I have practiced medicine for over 40 years. I have yet to find a physician without a chronic disease in question who is smarter than the person with that chronic disease. I have been impressed that a patient’s numeric insights and intuitions when they are ill surpass their skills when they were not ill. All a patient needs is information, in all its glory and messiness, to know if the information is worth anything to them when they face a medical decision. Patients, in my view, are the best information managers and evidence experts I have ever seen, and I know a bunch of evidence experts to draw upon for the comparison. My interpretation may be biased, but I have been doing shared consults with patients for twenty plus years and I have learned that patients are smart. Consider the following:
1. The man had been advised to have surgery. The man and his wife stared in stunned silence at the data on prostate cancer treatment outcomes with surgery. The study was described in detail including a description of the people who were studied. The wife finally spoke, “You mean to tell us you want my husband to have surgery when so few have been studied! You mean to tell us that not a single person of our cultural heritage has been tested in the study?” I responded and reminded, “I am not asking you to have surgery. We are going over information of potential benefit and harm that you must balance for your choice.” They were kind in response, refused to consider surgery or further discussion, and, instead, chose to enter a clinical study.
2. The patient had been advised to have a CT to screen for cancer. He exclaimed, “Let me get this straight. You are saying that out of nearly 55,000 people studied, there were only about 30-80 fewer deaths from lung cancer over nearly 5 years if a low dose computerized scan (LDCT) was done rather than a chest-x-ray?” I replied, ‘’Yes, that is correct. There were, remember, about 100 fewer patients dying of any cause if they received the LDCT rather than the chest-x-ray.
As you also know, alternatively, about 10 extra people getting the LDCT died or got a complication within 60 days of the exam due to the work-up of abnormal findings on the exam. That is your trade-off for having a LDCT; a potential small benefit in the future balanced by a potential small chance of dying or having a severe complication early due to a work-up”. He replied, “I am not a scientist, but these numbers represent miniscule differences. The study could be wrong. I am not willing to take the LDCT scan based on the data”.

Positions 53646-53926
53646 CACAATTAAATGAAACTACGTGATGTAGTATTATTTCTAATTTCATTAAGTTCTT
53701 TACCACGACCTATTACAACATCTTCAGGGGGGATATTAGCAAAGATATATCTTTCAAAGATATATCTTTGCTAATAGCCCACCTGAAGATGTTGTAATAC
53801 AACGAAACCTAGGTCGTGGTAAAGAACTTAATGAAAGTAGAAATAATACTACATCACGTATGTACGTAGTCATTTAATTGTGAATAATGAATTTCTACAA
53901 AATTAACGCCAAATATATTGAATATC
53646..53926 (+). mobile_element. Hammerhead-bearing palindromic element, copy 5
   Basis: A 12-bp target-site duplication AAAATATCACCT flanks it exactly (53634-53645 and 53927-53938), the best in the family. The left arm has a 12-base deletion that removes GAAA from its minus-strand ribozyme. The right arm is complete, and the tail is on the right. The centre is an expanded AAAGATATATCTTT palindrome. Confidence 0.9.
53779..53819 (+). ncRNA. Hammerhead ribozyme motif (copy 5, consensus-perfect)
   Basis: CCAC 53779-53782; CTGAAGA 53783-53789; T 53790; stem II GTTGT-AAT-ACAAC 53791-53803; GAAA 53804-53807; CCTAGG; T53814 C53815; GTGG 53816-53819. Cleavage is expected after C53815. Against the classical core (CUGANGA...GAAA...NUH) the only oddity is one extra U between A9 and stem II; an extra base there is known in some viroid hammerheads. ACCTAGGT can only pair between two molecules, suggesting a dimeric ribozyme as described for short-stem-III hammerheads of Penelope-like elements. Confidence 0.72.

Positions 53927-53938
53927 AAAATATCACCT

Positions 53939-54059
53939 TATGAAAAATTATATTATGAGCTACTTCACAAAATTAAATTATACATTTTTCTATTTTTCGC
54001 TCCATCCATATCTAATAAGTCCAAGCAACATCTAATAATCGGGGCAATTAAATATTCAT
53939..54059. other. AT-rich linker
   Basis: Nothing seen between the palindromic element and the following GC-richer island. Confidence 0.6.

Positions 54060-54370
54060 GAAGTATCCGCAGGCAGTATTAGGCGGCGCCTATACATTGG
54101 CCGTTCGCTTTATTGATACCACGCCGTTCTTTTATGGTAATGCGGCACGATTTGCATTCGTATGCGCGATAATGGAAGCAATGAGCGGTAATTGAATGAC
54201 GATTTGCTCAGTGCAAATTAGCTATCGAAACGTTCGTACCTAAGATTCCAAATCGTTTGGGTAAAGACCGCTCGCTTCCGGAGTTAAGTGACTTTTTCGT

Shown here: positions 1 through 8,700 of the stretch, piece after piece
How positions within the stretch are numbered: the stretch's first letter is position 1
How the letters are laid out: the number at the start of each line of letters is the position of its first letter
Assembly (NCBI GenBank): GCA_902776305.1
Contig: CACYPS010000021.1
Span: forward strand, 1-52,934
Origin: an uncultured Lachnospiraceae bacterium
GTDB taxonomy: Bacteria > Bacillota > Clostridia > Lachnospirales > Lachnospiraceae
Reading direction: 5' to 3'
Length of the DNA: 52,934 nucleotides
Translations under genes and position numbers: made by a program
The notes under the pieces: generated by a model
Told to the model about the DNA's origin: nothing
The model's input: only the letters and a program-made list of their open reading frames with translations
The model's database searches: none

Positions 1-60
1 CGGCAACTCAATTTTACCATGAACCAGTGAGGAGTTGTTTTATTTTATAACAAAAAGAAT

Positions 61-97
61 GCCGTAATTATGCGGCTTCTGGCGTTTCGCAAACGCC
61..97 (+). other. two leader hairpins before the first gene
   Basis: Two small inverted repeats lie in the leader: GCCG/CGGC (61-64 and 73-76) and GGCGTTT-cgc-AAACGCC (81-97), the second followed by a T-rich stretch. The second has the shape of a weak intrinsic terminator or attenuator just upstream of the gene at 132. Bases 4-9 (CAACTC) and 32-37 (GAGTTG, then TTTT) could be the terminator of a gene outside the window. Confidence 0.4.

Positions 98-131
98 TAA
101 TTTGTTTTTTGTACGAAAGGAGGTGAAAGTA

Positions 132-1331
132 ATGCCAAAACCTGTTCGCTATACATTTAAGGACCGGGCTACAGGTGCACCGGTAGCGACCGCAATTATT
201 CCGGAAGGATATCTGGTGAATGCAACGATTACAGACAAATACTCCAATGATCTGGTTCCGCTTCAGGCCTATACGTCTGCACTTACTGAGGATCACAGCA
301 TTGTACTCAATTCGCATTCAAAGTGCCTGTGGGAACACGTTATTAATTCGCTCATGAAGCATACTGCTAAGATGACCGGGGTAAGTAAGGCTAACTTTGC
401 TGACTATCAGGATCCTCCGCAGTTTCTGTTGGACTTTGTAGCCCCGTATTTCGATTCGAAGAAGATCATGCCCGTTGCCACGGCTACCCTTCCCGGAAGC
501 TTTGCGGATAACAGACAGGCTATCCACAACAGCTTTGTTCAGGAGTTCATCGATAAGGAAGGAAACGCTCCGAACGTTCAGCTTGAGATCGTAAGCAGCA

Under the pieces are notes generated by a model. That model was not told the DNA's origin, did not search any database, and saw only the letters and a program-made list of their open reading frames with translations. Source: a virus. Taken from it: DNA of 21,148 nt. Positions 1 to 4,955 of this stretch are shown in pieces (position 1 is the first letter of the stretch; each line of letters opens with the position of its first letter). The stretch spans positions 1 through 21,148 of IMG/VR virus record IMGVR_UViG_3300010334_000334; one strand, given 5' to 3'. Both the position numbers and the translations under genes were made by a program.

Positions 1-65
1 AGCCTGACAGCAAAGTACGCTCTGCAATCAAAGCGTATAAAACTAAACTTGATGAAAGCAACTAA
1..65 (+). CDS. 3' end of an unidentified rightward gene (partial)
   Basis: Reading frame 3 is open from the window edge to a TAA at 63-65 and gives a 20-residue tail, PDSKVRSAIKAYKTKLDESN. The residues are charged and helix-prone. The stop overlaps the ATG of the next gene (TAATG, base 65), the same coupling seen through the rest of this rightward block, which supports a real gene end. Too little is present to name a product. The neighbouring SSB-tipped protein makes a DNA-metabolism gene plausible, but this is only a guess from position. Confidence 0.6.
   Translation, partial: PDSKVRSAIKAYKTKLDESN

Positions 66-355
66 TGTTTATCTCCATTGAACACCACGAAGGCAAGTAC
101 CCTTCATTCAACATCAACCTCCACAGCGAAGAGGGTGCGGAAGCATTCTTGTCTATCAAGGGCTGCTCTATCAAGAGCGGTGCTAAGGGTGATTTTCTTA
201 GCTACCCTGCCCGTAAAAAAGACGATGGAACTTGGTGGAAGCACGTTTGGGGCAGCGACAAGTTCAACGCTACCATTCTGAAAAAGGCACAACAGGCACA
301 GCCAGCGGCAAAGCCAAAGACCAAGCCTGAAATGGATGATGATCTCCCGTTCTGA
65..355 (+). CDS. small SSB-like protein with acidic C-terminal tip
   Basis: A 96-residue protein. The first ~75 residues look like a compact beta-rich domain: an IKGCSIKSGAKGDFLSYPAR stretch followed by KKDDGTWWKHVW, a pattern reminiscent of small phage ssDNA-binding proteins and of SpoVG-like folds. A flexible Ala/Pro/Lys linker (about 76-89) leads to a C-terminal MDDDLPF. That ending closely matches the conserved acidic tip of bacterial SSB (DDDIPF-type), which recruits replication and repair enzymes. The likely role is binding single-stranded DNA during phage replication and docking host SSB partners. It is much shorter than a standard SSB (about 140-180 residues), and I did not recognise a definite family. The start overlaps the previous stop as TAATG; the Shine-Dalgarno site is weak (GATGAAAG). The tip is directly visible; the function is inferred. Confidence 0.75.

Medical care has been described as a, “philosophy informed by science”. There is a subtle problem with this view, however. This comment suggests that evidence informs the philosophy of how medical care should be delivered. It may be, however, as others have suggested, that evidence might be produced in biased ways by the prevailing philosophy. If this is true, then we have to sit up straight and reconsider our philosophy of medical care.
So, here is what’s wrong with the present practice of medicine. The totalities of medical care delivery, the cost, the inequality, the profit margins for some and not others, the arguments, and political plotting are meted out by decisions made. Those who make decisions are those who define what the practice is. The problem with medical care is that physicians decide. This is philosophically dysfunctional. Physicians should not, and should never have, made decisions for their patients. For sure, in an acute situation, acute care experts must make decisions. But, there is no such thing as a physician chronic care decision expert. Only patients are experts. They are the only ones who can know if one option is worth more than another based on the absolute differences engendered by the comparisons and their preferences for said differences.
The patients above compared the options proposed to them and chose in contrast to their physicians’ decisions. These people embodied the appropriate philosophy that medical care is theirs to define. Their idea is the fix for medical care. If physicians followed these patients’ philosophy, physicians could be worthy of being the patient’s partner; if physicians do not, they are doomed to follow a problematic philosophic stance. Trying to fix medical care based on a philosophy that allows physicians to be the decision makers will be like trying to float a sinking battleship with bubble gum. It is impossible to overcome a poor philosophy of care with edicts, ruminations, and patchwork insurance fixes. It is time to rethink the goals of best medical care; patients will tell us what evidence is worthwhile and what their care is worth. It will never work the other way around.